Kurdistan Region President Neçhirvan Barzani visited Ankara. I couldn’t help but think of Ottoman times, when Kurdish clan leaders maintained good relationships with the Sultan in Constantinople, which benefitted both sides to the detriment of the common people.
Many people don’t know – or don’t want to know – that Kurds were autonomous during the centuries that the Kurdish lands were part of the Ottoman empire. Kurdish clans didn’t send their boys to serve in the Ottoman army and they didn’t pay taxes either. In exchange, they defended the rugged border regions of the empire against possible intruders. It was a win-win for both the Kurdish elites and the Ottoman rulers. The first could continue to exploit their subordinates and hold on to their militias to protect their interests in a land full of clans and tribes, while the Ottomans didn’t need to keep a whole contingent of Kurdish leaders, all with their own armed groups, under control.
This balance was distorted regularly by all kinds of developments inside and outside the Empire, but every time, the Kurdish clans and the Sultan managed to find a new balance again within the default setting. This dynamic started to crumble when the Empire was slowly beginning to fall apart. Centralization was supposed to be the antidote against that.
From the 1850’s onwards, the Kurdish lands were gradually and violently taken under Ottoman control. When the time came for Atatürk to take up arms against the occupying western powers after the First World War, the Kurdish clans joined his fight. They expected to get a new deal after the victory. But instead of gaining renewed autonomy, every Kurdish leader who demanded some level of freedom was murdered and every revolt was brutally suppressed. A new reality was imposed by the nationalist Turkish state.
We live with this reality even today. All over Kurdistan, there are tribal chiefs who have no problem with this obedience. They pledge allegiance to the Turkish state in exchange for material wealth and power over their clan. They arm their subordinates to serve their interests, just like the old days, but don’t get autonomy in exchange. They don’t care, as long as their properties are preserved and positions maintained.
Erdogan has succeeded like no Turkish ruler before to take this reality across the border into Kurdistan in Iraq, or Başur (South-Kurdistan), as many Kurds call it. The local clans there, who have transformed into political parties for the sake of ‘modernity’, can keep their militias but they have to serve the central authority in Ankara (The militia are, of course, officially called the peshmerga, but I’m always hesitant to use that word for the militias that are tied to the political clans in Başur because the peshmerga historically encompassed all Kurdish fighters, also those who weren’t fighting for a feudal lord, and I don’t want to taint their legacy). That’s painful, of course, but the gains of holding on to local political power and corrupted material wealth weighs heavier.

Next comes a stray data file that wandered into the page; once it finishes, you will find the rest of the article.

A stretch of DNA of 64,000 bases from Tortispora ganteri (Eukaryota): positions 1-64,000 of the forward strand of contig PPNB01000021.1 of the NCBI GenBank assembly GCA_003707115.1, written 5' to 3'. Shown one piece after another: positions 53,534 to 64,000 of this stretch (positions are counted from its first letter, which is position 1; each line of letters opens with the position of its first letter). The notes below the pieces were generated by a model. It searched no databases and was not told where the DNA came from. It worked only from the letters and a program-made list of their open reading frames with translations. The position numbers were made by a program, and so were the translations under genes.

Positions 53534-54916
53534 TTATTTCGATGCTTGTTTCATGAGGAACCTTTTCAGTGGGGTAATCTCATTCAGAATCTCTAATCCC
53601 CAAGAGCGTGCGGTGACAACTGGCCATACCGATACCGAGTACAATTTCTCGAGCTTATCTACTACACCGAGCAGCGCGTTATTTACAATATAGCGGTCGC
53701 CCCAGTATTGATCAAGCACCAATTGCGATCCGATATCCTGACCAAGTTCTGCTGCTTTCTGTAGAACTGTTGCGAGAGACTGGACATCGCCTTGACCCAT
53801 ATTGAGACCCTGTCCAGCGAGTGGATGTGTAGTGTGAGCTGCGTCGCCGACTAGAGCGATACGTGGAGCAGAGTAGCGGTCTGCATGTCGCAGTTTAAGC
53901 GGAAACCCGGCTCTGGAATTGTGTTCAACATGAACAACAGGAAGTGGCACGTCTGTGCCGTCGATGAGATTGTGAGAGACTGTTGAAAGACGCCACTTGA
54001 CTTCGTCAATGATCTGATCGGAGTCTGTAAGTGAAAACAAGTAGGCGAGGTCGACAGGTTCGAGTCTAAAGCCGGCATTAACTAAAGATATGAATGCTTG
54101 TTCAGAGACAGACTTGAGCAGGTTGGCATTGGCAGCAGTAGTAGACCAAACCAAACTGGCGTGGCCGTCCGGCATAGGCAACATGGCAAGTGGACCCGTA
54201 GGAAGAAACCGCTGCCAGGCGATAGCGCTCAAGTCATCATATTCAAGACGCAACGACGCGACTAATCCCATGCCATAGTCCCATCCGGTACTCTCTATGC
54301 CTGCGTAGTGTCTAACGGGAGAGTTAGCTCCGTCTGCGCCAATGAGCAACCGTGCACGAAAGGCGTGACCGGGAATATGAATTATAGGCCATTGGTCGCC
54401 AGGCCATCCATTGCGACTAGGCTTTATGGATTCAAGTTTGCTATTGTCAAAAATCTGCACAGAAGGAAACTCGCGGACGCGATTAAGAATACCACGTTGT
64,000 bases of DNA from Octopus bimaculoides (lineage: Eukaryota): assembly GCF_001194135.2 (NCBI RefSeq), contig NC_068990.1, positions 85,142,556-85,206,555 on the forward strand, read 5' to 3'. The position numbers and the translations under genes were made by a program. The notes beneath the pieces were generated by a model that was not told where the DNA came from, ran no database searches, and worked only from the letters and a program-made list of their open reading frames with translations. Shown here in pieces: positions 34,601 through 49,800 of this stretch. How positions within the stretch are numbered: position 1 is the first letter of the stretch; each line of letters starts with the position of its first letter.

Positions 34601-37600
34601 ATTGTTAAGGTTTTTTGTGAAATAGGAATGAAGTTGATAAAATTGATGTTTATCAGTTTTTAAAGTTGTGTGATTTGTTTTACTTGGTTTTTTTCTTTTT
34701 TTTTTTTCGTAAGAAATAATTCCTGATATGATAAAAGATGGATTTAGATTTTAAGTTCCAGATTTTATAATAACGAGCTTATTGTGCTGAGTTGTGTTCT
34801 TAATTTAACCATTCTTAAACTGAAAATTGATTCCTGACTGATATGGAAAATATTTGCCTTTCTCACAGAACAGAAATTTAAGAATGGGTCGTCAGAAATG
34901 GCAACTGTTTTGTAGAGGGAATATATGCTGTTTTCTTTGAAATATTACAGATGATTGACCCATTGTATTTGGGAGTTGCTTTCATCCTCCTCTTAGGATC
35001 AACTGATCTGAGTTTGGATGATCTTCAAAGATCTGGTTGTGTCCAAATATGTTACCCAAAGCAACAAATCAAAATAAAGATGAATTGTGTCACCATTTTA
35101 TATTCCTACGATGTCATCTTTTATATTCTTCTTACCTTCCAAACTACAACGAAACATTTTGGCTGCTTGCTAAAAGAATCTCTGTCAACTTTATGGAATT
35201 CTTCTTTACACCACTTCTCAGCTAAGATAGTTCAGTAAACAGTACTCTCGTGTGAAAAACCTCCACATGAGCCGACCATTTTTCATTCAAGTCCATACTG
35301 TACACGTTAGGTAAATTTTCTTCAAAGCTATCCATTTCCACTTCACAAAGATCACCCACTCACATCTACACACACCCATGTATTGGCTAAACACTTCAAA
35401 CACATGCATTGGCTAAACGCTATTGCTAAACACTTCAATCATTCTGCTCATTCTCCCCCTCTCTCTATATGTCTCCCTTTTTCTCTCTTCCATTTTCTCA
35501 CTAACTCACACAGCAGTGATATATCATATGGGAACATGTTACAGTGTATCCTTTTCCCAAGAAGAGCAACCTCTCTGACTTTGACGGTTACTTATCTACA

One thing that hasn’t changed since Ottoman times is the suffering of the common Kurdish people under this arrangement. These common Kurds, however, are not illiterate and uneducated anymore, and they are are no longer oblivious of their rights. They have woken up and started a resistance against both the Turkish state and the chiefs collaborating with them. All the more reason for the tribal leaders, of course, to intensify their submission to Ankara and offer their militias to help fight the rebels.
So when I read into all the analysis of Macron’s visit to Baghdad, of Neçhirvan Barzani flying to Iraq’s capital city because Macron didn’t bother to make a stop-over in Erbil and about Barzani being summoned to Ankara, I feel the need to add a bigger window. To zoom out.
Is it really relevant whether it’s true that Erdogan has ‘promised’ to be ‘more careful’ whilst bombing the mountains in the Kurdistan Region alongside the Turkish border and killing less civilians? Does it really matter whether the Turkish army has ‘concluded’ part of its operations against the PKK in the Haftanin area? Does it make any sense to debate the question whether Barzani’s trip was pre-planned or quickly arranged after Barzani met with Macron?
No, no and no. Because it doesn’t affect the default setting that was installed when the Turkish state was established in 1923 in any way. What matters is the revolt of the rebellious ‘peasants’, and how successful it will be. What matters is who will have the guts to join them to eventually force a new balance, with real autonomy and genuine freedom.